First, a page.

The crosstalk noise is eliminated by, for example, the energy induced onto one path of the first pair from the other path of the first pair signal line being approximately cancelled by coupling energy to one path of the second pair whose vias are in close proximity carrying equal and opposite signals. This operation is accomplished by using the SMAR techniques. By using the SMAR technique, the amount of unwanted signals can be adjusted to cancel that which was injected by the combination, thus increasing the system's signal to noise ratio.
This technique provides a more laboratory controlled product than other crosstalk reduction designs, which greatly improves design time, efficiency and cost. This technique also effectively removes crosstalk using a smaller amount of printed circuit board space than most crosstalk reduction designs.
Other objects, advantages and salient features of the present invention will become apparent from the following more detailed description, which, taken in conjunction with the annexed drawings, discloses preferred embodiments of the invention.
Referring to the drawings which form a part of this disclosure:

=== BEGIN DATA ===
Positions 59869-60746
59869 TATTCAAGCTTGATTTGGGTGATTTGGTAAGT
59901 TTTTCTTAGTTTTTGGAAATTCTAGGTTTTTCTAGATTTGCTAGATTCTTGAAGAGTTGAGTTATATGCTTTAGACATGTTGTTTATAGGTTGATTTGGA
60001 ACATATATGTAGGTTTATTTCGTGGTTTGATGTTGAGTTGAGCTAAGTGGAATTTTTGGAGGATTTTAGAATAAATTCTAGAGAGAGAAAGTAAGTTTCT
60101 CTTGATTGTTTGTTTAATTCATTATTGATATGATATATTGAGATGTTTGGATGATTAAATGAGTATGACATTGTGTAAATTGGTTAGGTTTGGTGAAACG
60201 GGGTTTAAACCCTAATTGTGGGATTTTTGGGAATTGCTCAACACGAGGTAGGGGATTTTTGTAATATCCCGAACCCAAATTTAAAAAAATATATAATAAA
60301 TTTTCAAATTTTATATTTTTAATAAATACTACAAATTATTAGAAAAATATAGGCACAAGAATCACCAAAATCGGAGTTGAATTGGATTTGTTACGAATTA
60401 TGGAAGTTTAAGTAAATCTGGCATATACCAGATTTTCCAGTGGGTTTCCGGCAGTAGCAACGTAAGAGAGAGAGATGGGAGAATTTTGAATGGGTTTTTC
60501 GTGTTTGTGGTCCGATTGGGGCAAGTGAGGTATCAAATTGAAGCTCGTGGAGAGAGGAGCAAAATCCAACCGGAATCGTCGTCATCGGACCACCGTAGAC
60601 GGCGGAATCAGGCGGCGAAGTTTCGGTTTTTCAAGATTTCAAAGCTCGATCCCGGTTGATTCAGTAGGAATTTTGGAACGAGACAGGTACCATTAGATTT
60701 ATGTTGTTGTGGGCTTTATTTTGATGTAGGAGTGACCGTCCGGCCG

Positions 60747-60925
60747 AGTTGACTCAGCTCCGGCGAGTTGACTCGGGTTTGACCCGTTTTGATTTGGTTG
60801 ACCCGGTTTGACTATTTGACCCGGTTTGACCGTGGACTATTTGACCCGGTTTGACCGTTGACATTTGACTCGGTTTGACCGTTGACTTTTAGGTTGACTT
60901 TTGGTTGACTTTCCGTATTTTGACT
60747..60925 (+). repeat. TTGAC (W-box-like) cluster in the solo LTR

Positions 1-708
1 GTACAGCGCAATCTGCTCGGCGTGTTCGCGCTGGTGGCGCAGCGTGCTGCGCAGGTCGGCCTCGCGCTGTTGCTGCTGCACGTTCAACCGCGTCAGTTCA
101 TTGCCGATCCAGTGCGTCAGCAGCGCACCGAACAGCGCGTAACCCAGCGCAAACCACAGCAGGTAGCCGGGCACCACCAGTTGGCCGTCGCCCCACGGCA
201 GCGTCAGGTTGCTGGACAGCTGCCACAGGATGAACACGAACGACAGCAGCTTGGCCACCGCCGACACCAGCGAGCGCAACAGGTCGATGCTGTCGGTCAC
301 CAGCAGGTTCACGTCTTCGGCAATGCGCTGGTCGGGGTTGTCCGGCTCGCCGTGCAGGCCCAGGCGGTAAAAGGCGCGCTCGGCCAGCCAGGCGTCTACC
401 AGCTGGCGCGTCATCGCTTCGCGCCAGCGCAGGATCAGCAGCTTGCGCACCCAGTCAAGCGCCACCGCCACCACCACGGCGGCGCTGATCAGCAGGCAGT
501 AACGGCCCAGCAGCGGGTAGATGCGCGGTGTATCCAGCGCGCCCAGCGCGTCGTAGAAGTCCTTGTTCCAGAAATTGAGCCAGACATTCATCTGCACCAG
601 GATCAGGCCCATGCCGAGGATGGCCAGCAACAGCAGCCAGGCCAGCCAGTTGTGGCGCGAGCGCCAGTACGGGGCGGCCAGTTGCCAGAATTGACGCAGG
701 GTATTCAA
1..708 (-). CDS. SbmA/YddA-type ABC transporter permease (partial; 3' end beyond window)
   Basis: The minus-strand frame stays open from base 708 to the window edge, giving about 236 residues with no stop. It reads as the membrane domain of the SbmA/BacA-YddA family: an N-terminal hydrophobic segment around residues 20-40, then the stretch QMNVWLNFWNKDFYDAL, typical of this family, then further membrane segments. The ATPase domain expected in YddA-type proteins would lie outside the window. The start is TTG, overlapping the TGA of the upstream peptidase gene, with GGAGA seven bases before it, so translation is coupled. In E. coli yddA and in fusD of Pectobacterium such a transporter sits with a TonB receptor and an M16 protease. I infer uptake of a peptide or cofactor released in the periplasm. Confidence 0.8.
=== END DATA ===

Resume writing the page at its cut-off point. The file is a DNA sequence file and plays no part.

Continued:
FIG. 1 is a block diagram graphically illustrating a communication connector and its input/output components according to the present invention;
FIG. 2 is a schematic diagram of a connector for a communications system according to a first embodiment of the present invention;
FIG. 3 is a schematic diagram of a connector for a communications system according to a second embodiment of the present invention;
FIG. 4A is a perspective view graphically illustrating two vias for a printed circuit board using the SMAR technique according to the present invention;
FIG. 4B is a top plan view of the vias of FIG. 4A;
FIG. 5 is a plan view of a printed circuit board of a connector according to the first embodiment of the present invention;
FIG. 6 is a plan view of a printed circuit board of a connector according to another embodiment of the present invention shown in a different layout; and
FIG. 7 is a perspective view graphically illustrating SMAR via holes on a printed circuit board according to the FIG. 6 embodiment of the present invention.
Referring initially to FIG. 1, connector 10 bidirectional and could receive signal input from an RJ45 specification plug 12, twisted pair wires or other methods. The output of the connector could either be the plug, twisted pair wires 14, as illustrated, or other methods.